Effective Customer Service / Introduction

Since I had been employed in customer relations for almost five years (decided to quit the job in April 2012), I want to share with you the experience I gained during this period. As we all know, effective customer service is one of the key concepts when it comes to developing your business. Either a small book shop in the corner or a huge company with international branches, sales always depend on customers. You lose customers - you get sales level decreased. So how does one maintain effective customer care? How to keep current customers and attract new ones at the same time? The task is not easy, but it's not hard either. Actually customer service is a huge topic and I won't be able to describe all moments in one post. I don't want to write a huge post so today's post will be only an introduction to effective customer care. Later, I will try to cover customer care teams for huge companies. Ok, as I've already said above, my customer care experience lasted for almost five years (2007 late Summer - 2012 Spring) in Telecoms sphere (huge Cell phone operator) and that's what I've learnt so far:

1) People say: "customer is always right" and apply it to both small and huge businesses. Wrong! Customers are usually wrong rather than right. This is not written anywhere, this is something I've experienced. But it doesn't mean that if customer is wrong he can be asked "to go to hell". A solution must be found for every case, even when you can't do anything else for your customer and you've already done exceptions still, handle the situation so that when he leaves, he leaves satisfied. Even if he didn't get what he wanted.

2) Don't be a robot! That's what I hated about my job at first. Sometimes we were forced to act like robots, just follow standard procedures and speak standard answers. This is not right. Every customer needs an individual attitude. Don't put everybody in the same line. It doesn't mean that you can differentiate your customers. Never do that. Everyone has the same status, status of a loyal customer. A parliament member and a shop cashier must be treated the same way. What I mean by not being a robot is being able to bend rules sometimes and find alternatives. Every customer is a different human being and needs the right attitude.  Be flexible.

3) Make your customers feel special. Let each of them think that he is special and whole company staff cares about him. Be friendly, but not too much. Be official, but not too much. Let your customer feel special, as if he is a member of your family. One of effective methods is to mention his/her last name and occasionally first name while conversation, not just "sir" or "madam".

4) Maintain effective request and complaint handling. During five years of my employment in Customer Relation Department, I spent first year in Front Office team and the rest four (almost four) in Customer Requests and Complaints Handling Group. This group was the most "bashed" and "stressed" group of whole Department. Imagine most problematic customer whose problems can not be solved by Call Center and even Front Desk members. Customers who sue the company, customers who come to punch and kick rather than converse. Those were the people I had to deal with. I was so nervous because of them that sometimes I took certain medicine. Sometimes I had headaches and my hands were shaking. I came home every evening and didn't want talk to anybody. Because every day I had at least 10 to 20 problematic customers whom I had to meet with or talk by phone. Especially those phone calls were driving me mad. You know how people can be heroes on phone line: cursing, threatening, blackmailing and etc. And you have to listen, you can prove yourself and company right, but you can't be rude, you have to be tolerant. So this was a big stress. But, despite all those negative sides of my job, our group was concerned as the toughest in whole department. Were were like elite troops, not just regular infantry. And I liked that part of it. Management did appraise it and it showed all the time: in corporate parties, in presents, in bonuses and etc. So what I want to say is that complaint and request handling is one of the most important factors in effective customer care. Set deadlines, work to them. Be professional and be independent. Show customers that not a single request and complaint can be left without notice and it will find its solution in no time. Feedbacks, feedbacks and feedbacks again.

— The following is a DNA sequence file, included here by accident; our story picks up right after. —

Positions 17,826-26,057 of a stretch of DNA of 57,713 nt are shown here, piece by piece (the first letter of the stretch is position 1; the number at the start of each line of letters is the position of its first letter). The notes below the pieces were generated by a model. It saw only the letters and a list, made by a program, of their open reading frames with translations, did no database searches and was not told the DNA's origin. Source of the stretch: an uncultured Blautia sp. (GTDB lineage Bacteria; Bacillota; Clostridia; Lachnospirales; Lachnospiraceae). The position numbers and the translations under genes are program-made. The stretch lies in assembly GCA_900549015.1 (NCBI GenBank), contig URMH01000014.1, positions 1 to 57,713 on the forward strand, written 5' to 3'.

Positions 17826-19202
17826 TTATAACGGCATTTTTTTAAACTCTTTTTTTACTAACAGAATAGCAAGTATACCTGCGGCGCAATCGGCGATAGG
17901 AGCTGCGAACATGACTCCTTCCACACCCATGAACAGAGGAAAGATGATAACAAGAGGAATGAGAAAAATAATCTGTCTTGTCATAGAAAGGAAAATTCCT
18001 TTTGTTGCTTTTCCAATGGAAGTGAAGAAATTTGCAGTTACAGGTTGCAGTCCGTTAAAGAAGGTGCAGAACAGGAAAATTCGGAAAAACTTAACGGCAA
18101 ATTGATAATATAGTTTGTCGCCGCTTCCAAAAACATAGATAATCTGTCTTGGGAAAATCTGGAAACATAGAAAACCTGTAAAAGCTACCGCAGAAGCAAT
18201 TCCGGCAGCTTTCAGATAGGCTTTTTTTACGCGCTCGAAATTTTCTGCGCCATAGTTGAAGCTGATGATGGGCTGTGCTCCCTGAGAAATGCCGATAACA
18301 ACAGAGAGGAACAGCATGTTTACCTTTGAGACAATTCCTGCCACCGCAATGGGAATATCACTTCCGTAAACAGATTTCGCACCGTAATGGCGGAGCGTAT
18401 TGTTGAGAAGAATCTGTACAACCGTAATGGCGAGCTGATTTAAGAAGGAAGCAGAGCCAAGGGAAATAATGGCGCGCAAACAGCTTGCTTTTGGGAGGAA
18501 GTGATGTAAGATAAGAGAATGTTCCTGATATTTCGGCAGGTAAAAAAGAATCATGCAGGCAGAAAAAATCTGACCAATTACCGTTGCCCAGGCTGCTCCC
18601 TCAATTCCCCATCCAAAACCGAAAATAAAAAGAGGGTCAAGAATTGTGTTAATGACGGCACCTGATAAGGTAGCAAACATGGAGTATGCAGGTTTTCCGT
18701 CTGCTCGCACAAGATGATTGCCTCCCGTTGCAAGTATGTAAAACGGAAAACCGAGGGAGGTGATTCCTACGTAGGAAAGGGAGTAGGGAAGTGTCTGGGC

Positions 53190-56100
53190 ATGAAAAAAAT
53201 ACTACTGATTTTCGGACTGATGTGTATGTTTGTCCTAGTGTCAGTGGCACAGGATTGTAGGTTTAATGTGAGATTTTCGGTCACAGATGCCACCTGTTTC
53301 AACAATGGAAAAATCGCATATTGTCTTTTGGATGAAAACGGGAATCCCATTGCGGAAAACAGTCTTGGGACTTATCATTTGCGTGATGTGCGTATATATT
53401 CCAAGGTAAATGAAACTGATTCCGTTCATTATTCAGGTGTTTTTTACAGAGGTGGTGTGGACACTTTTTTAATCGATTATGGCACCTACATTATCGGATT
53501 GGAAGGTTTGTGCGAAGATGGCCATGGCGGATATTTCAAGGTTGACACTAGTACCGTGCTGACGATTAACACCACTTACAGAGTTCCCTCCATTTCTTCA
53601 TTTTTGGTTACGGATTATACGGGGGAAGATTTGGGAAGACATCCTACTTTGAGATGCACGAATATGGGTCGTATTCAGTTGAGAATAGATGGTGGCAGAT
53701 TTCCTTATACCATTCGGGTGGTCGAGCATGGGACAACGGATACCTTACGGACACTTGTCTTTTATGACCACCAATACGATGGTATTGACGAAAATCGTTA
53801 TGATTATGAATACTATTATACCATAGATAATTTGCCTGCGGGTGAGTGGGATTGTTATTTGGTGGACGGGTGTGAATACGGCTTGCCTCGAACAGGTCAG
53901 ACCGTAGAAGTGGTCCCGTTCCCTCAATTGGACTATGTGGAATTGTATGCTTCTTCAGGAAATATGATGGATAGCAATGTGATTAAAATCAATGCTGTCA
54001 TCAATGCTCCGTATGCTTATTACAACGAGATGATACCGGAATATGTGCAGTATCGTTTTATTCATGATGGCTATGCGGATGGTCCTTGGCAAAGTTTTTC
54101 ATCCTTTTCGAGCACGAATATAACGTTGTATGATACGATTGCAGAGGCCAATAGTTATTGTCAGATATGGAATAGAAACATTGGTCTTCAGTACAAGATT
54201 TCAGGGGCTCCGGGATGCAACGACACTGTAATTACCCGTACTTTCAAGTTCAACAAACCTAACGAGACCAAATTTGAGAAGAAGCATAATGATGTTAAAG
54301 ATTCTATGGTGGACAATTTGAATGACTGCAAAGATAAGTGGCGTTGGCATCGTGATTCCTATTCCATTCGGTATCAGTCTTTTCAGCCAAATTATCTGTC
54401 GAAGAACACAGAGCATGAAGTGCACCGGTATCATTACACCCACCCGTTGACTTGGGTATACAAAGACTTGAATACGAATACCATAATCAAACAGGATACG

5) Finally for employers in big companies: Never let a customer service agent work more than 2-3 years in the same position. Working with customers is very stressful and your employees can lose enthusiasm, motivation and all the goals they had in their first days. Make rotations. Learn everything about each of your employee and find their potential. Offer them rotation to gain experience in other departments too. That's one of the reasons I decided to quit my job. Rotations were not ever practiced in our company. I just decided that five years is too long. By the time I gave a two-week notice I immediately received a promotion offer but decided to leave due to the fact that I wanted to try something else. Plus I knew that my performance level was dropping lower and lower due to lack of interest in Telecoms sphere. My team leaders didn't notice it. But I knew that and it would be unfair to get that decent salary every month but not work with full capacity.

So, this is all for today. It was just an introduction. Hope it wasn't too boring. I'll add more specific customer care articles soon. I will try to write both for small and big businesses.

Good luck and take care!